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Intelligence: The Gathering - Graphic and Gratuitous

Grads are the New Illegals - Robot Pimp

Meet Entitlement Eric - Robot Pimp

Wherein I Solve World Peace - Lampshade, Esq.

A Necessary Delusion - Shadow Hand

Do you even need to shave overhead? - Lawyerlite

LSAT Jenga - Publius Picasso

Time, Place, and Manner

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Iowan Anti-Gay Marriage Rally to Feature Ex-AL Chief Judge Roy Moore

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A rally is scheduled in Des Moines on Tuesday in support of amending the state Constitution to define marriage as between one man and one woman.

Headlining the event will be ousted Alabama Supreme Court Chief Justice Roy Moore, famous for the Ten Commandments monument he placed in the Alabama Supreme Court lobby.  He was ousted by unanimous vote of the court of the judiciary when he refused to follow a federal court order that the monument be removed.  Moore has since run for governor of Alabama, but failed to secure the Republican party's nomination.

Sorry that you have to put up with our rejects, Iowa.

The resolution that would put the issue of defining marriage before the voters has passed the Republican-controlled Iowa House, but is stalled in the Democrat-controlled Senate, where Senate Majority Leader Gronstal has prevented it from reaching the floor.

The rally is scheduled for 11:30 am, Tuesday the 15th at the capitol in Des Moines.

[Des Moines Register]

Groupoff: Class Action Suit Filed Over Groupon Expiration Dates

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Groupon, the smash-hit crowd sourced bulk discount provider, has been slapped with a class action law suit over the company's short expiration dates.

If you're unfamiliar, here's how Groupon works: A company says they are willing to offer a big discount on a product or service, but only if a certain number of people commit to buying it.  Sally's Hair Salon will offer 50% off on hair cuts, but only if they can sell 20 hair cuts tomorrow.  Unlike Sam's Club, Costco, and other bulk discount providers that can sell bulk items to individuals, no one is going to pay for 20 hair cuts in one day, even with the discount.

So, Groupon gathers 20 different people together, and once they have all committed, they get the coupon.  It would be like wanting the bulk discount on buying 400 rolls of toilet paper at Costco, but you don't really need that much, so you get 9 other guys from the same floor of your dorm to chip in, and you each take home 40 rolls, the amount you wanted.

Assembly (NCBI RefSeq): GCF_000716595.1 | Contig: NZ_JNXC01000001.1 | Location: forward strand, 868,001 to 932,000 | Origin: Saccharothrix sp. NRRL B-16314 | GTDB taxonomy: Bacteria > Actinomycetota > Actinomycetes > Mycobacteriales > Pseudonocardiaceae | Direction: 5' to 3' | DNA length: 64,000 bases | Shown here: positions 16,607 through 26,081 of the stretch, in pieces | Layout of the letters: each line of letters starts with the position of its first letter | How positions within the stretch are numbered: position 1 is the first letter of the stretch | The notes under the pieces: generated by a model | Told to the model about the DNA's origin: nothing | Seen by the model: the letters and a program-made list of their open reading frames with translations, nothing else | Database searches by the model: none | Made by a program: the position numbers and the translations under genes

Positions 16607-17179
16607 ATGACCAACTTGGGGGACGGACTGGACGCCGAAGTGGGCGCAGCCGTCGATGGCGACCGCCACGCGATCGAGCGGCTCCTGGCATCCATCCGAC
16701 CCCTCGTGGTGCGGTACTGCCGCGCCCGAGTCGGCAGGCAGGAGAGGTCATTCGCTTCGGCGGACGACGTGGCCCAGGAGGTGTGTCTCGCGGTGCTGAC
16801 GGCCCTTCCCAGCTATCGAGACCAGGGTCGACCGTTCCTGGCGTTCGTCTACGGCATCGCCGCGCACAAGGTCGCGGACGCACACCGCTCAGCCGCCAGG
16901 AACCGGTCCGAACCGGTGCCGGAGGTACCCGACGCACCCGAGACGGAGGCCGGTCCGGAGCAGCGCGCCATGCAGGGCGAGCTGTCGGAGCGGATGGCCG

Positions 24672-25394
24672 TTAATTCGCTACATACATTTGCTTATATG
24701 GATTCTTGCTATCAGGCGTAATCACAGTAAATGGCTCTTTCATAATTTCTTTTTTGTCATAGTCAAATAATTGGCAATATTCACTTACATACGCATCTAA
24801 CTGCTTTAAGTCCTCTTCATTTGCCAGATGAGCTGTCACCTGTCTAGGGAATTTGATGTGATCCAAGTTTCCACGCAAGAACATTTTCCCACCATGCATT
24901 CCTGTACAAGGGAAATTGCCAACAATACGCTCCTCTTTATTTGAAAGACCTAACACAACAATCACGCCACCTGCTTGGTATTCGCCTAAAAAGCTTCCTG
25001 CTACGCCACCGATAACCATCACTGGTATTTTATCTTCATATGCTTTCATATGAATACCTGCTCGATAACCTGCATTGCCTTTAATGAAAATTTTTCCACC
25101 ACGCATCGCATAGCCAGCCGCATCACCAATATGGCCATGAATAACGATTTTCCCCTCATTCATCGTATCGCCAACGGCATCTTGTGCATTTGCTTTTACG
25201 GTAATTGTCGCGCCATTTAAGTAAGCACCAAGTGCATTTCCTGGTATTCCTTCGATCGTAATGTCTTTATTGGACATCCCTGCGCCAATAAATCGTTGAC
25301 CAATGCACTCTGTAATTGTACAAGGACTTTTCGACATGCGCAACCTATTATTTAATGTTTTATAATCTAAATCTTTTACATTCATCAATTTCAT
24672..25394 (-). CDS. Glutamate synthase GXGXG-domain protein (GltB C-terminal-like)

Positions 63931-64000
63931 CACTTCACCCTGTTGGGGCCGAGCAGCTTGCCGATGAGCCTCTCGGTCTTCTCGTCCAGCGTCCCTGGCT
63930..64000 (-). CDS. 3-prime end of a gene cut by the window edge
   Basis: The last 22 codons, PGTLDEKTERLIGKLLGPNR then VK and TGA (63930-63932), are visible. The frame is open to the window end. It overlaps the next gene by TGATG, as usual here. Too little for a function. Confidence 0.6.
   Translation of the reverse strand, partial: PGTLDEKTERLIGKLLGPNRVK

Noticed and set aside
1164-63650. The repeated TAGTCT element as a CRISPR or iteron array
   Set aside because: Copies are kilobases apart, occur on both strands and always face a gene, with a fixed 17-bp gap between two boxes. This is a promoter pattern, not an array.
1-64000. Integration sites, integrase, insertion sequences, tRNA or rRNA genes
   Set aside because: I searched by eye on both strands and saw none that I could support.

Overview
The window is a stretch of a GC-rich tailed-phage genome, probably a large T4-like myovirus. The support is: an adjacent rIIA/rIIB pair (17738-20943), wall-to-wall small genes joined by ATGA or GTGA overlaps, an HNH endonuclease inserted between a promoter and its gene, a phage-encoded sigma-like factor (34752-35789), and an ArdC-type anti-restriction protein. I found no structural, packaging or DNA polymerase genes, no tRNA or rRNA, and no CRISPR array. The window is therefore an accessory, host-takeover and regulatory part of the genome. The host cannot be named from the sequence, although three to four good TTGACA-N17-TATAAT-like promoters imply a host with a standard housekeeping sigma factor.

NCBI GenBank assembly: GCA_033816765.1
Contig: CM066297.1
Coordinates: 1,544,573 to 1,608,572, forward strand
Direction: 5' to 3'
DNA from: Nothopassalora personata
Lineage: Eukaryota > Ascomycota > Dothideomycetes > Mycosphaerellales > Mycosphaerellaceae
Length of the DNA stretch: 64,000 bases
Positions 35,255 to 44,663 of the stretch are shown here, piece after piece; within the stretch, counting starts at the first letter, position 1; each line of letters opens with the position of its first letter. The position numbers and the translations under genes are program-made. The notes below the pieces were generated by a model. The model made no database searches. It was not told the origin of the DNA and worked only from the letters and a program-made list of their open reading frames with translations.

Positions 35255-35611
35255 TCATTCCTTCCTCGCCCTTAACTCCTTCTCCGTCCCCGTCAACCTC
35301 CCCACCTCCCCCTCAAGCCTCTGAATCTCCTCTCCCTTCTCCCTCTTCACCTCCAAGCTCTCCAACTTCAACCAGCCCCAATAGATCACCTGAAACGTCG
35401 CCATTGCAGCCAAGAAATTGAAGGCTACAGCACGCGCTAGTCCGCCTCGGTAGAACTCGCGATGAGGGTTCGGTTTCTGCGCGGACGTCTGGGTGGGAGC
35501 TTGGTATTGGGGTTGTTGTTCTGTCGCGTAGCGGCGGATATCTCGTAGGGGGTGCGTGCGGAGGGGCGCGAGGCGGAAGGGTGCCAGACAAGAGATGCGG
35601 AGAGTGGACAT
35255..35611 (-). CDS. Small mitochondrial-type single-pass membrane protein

The issue at the heart of the law suit is that with Groupon, you and your friends don't all show up at once.  Instead, you pay for a coupon that you can then redeem at the store.  The coupons generally have a short expiration date, typically 24 hours.  This runs afoul of federal laws, and the laws of Illinois, where the suit was filed.

Coupons are legally required to expire in no less than five years.

A longer expiration period means that more coupons will be redeemed, hurting the business model.  Businesses know that for a lot of people, something will come up at the last minute, or they'll change their mind, and end up not using the coupon.  They've already paid for it, and then it expires.  Groupon doesn't make any extra money, all that happens is the businesses save the expense of fulfilling the coupon, though Groupon does benefit from more vendors wanting to participate.

We propose a simple solution, not at all backed up by any sort of research into the relevant laws.

Instead of offering "50% off all hair cuts at Sally's Hair Salon, tomorrow only!" offer this:

"50% off all hair cuts at Sally's Hair Salon tomorrow, 5% off after that! (Expires in 5 years.)"

[Westlaw Insider]

Quinnipiac Dean of Academic Affairs Guilty of Fraud

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Mary Ellen Durso, Dean of Academic Affairs and Registrar at Quinnipiac University School of Law has been found guilty of defrauding mortgage lenders and filing false tax returns.  From 2004-2008 she inflated her itemized deductions enough to hold on to an extra $126,000.  She has been sentenced to 3 months house arrest.

A senior law school administrator committing fraud? It's surprising these kinds of stories aren't more common, what with how many law schools fluff their employment data, lie about their students' LSAT scores, and falsely claim to "teach."

"What sets Quinnipiac apart is the way we help you develop the skills, acquire the knowledge and discover the personal strengths that will determine the kind of lawyer you will be. Skilled. Ethical. Successful."

[Hartford Courant]

Saudi Sidewalks Face Danger, Streets Still Safe

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A prominent Saudi prince has questioned the law prohibiting women from driving.  Amid turmoil in neighboring countries in every direction, countries that aren't yet under siege from the inside have been looking at making concession to keep the populace content.

Allowing women to drive may seem like a relatively small issue, but it is one Saudi women are adamant about.  They are also calling on King Abdullah to allow women to participate in municipal elections.  Granting women the right to drive may simply be the first in a series of equality dominoes.  Give people a small taste of freedom, and they want the whole pie.

Prince Alwaleed bin Talal made an argument for allowing women to drive that feels right at home here in America.  If women can drive their own cars, the country can get rid of some 750,000 foreign drivers.

[Reuters Africa]

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